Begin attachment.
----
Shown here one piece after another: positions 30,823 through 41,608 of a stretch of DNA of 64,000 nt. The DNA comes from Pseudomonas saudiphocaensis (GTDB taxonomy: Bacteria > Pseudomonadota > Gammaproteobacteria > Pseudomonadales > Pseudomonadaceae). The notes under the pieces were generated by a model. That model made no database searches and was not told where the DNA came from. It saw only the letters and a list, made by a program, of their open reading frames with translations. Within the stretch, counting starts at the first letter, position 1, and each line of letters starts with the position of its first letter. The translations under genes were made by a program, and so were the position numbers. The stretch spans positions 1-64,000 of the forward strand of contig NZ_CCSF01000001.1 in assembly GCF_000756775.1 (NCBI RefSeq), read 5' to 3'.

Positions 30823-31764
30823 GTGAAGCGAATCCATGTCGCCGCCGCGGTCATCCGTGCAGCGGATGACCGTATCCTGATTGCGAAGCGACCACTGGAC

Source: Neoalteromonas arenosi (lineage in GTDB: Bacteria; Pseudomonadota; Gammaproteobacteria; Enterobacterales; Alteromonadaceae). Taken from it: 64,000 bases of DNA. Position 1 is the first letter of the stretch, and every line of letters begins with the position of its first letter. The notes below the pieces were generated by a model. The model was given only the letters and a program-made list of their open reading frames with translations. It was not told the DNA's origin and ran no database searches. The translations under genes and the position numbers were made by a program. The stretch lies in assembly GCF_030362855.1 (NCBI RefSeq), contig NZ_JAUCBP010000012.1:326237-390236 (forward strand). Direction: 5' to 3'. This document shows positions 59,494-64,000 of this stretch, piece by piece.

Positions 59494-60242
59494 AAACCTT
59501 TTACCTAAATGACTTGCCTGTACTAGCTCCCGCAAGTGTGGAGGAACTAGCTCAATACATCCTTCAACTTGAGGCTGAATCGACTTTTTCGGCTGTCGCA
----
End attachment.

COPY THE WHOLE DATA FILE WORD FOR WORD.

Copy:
Shown here one piece after another: positions 30,823 through 41,608 of a stretch of DNA of 64,000 nt. The DNA comes from Pseudomonas saudiphocaensis (GTDB taxonomy: Bacteria > Pseudomonadota > Gammaproteobacteria > Pseudomonadales > Pseudomonadaceae). The notes under the pieces were generated by a model. That model made no database searches and was not told where the DNA came from. It saw only the letters and a list, made by a program, of their open reading frames with translations. Within the stretch, counting starts at the first letter, position 1, and each line of letters starts with the position of its first letter. The translations under genes were made by a program, and so were the position numbers. The stretch spans positions 1-64,000 of the forward strand of contig NZ_CCSF01000001.1 in assembly GCF_000756775.1 (NCBI RefSeq), read 5' to 3'.

Positions 30823-31764
30823 GTGAAGCGAATCCATGTCGCCGCCGCGGTCATCCGTGCAGCGGATGACCGTATCCTGATTGCGAAGCGACCACTGGAC

Source: Neoalteromonas arenosi (lineage in GTDB: Bacteria; Pseudomonadota; Gammaproteobacteria; Enterobacterales; Alteromonadaceae). Taken from it: 64,000 bases of DNA. Position 1 is the first letter of the stretch, and every line of letters begins with the position of its first letter. The notes below the pieces were generated by a model. The model was given only the letters and a program-made list of their open reading frames with translations. It was not told the DNA's origin and ran no database searches. The translations under genes and the position numbers were made by a program. The stretch lies in assembly GCF_030362855.1 (NCBI RefSeq), contig NZ_JAUCBP010000012.1:326237-390236 (forward strand). Direction: 5' to 3'. This document shows positions 59,494-64,000 of this stretch, piece by piece.

Positions 59494-60242
59494 AAACCTT
59501 TTACCTAAATGACTTGCCTGTACTAGCTCCCGCAAGTGTGGAGGAACTAGCTCAATACATCCTTCAACTTGAGGCTGAATCGACTTTTTCGGCTGTCGCA